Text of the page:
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Photo by Anne Nygård on Unsplash

The first part of this article series can be found here. I’d recommend you start there to get the full context. However, if you just want to understand how to make a golang lambda talk to dynamodb, then you can clone the starter code for this project from here (you will need to deploy it to AWS).

So, we have written a basic lambda and deployed it to AWS. The next piece of the puzzle is hooking it up to DynamoDB so we can save new monsters to the log and update existing ones.

We’ll need to do the following…


Hunt monsters and learn Go

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Photo by Anne Nygård on Unsplash

Sometimes I get this weird urge not to self-flagellate. When that happens, I stop fucking around with Java, Javascript or Python and I turn to Go. Go is fast, light-weight and statically typed. Its package management system is a dream. You can get started with Go in about three seconds, which is 2 million times faster than the time it takes to work out what Microsoft was thinking when they created Typescript.

This is the first in a series of articles where we’ll write and deploy an entire backend using Golang, DynamoDB, AWS Lambda and API Gateway. My intent is…


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Who is this for?

This is for already experienced developers who want to expand their web dev toolkit, and I especially think it will be useful for the following people:

If any of these apply to you, keep reading. Perhaps you end up disagreeing with everything I’ve just said, and that’s fine (I never liked you anyway), but worst case scenario…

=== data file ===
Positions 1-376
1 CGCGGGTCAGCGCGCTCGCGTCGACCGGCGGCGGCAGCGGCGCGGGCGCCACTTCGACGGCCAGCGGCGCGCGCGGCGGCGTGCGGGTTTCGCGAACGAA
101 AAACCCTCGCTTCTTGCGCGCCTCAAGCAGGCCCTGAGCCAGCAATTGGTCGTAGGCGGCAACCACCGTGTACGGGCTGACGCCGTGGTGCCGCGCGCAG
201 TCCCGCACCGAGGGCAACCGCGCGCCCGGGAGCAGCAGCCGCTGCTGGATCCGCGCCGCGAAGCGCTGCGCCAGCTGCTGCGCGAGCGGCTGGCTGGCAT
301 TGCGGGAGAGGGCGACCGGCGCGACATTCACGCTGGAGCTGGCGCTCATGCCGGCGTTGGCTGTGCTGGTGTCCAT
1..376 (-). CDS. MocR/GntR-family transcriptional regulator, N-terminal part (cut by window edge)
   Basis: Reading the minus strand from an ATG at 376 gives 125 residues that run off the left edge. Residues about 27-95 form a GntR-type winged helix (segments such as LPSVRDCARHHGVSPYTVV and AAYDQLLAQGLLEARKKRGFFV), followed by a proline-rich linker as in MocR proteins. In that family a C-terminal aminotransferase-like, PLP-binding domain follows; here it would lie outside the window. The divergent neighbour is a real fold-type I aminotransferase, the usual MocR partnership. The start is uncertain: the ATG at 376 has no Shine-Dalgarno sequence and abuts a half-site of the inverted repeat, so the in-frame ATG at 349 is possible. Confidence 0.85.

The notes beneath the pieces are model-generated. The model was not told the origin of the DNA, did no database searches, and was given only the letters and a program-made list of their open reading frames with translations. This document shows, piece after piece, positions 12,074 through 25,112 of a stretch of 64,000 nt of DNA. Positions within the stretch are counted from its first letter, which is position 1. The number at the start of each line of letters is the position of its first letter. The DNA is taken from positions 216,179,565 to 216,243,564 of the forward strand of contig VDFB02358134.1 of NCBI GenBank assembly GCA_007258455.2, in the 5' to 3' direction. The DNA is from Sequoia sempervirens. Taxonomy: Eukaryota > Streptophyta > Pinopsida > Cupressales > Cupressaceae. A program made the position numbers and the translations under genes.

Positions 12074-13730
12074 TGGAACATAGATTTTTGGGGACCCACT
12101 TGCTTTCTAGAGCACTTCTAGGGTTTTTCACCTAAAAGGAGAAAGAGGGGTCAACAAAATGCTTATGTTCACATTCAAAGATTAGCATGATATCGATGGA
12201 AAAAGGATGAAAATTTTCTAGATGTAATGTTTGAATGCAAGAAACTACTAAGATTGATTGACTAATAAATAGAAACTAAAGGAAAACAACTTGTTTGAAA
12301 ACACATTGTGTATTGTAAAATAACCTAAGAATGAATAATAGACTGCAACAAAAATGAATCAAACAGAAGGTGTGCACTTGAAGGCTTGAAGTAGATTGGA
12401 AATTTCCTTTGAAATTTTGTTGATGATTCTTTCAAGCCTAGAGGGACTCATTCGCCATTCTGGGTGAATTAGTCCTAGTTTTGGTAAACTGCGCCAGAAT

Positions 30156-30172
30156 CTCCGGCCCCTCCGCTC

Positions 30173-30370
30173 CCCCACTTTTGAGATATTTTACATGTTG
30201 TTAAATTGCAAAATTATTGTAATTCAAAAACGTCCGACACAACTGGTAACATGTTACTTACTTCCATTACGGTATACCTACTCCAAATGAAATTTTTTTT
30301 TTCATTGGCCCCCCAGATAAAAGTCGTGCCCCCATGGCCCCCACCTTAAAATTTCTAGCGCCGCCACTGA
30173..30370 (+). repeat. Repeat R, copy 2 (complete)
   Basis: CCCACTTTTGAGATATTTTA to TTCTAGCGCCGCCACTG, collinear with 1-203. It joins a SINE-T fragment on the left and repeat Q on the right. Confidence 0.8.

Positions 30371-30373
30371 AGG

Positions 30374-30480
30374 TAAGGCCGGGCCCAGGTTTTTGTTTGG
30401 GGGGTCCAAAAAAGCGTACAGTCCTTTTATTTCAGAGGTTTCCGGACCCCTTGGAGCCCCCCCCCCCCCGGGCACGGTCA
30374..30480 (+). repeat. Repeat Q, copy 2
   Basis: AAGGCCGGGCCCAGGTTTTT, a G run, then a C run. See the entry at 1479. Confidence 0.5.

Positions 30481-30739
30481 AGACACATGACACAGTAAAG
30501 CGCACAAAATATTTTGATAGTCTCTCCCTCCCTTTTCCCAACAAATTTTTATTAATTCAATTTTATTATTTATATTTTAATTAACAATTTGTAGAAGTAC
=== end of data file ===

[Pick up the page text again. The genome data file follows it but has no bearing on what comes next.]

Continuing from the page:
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Photo by Ferenc Almasi on Unsplash

The fruit bowl of frontend frameworks is full and React is the fat melon taking up all the space. Do we really need another technology to learn? Rich Harris of the New York Times says yes, and SvelteJS is his offering.

As an engineer, it’s important to explore different technologies. It’s important to identify the tools available to tackle problems. And it’s important to expand your horizons because then you can look cool on your CV.

I won’t be coy. I think Svelte is incredible. But I also love React, and it’s what I use every day at work. It’s…


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Photo by Thought Catalog on Unsplash

My dream is to be a writer, but it isn’t really economical. Luckily I discovered a vague interest in programming during my youth and nurtured it to the point where I could enjoy doing it for a living. And over time I realised that these two disciplines share many surprising parallels. By recognising these similarities, I was able to transfer the skills I learned doing one to the other. I want to explore that here by looking at some rules which apply to both activities, and how following them might foster improvement in each.

Simple is always better

I love…

Lee McGowan

I write about programming, and I write about writing. I also might write about philosophy, if I ever get ‘round to engaging my tiny brain.